Nainar Sundaram, J.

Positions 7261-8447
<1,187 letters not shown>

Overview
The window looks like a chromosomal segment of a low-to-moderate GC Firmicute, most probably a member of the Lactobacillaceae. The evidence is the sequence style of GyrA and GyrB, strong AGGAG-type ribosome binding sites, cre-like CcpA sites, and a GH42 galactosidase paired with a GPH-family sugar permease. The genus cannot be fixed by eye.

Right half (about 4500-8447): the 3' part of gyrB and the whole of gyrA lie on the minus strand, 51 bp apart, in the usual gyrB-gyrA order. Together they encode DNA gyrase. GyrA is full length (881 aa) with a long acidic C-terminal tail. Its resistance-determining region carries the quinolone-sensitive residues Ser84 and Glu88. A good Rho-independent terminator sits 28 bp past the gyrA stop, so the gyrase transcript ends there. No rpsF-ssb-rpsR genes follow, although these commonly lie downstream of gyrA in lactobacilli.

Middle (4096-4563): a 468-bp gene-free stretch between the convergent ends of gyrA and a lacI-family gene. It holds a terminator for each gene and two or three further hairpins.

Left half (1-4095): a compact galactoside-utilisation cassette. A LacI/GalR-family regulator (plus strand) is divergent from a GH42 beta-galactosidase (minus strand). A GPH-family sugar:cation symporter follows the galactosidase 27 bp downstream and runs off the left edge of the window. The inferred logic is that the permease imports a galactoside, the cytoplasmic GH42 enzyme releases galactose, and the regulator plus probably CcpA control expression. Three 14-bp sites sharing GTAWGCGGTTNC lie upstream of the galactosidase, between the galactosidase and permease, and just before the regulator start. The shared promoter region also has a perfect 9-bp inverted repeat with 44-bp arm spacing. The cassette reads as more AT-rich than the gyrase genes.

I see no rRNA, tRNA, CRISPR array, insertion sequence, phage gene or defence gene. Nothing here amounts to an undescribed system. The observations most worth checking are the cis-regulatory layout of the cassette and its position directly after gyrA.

1. These two writ appeals are directed against the common order of Padmanabhan, J., in W.P. Nos. 2052 and 2053 of 1981. The parties in both the writ appeals are the same. The appellant in the writ appeals is the petitioner in the writ petitions. The respondents in the writ appeals are the respondents in the writ petitions. For the sake of convenience, we propose to refer to the parties by their application in the writ petitions.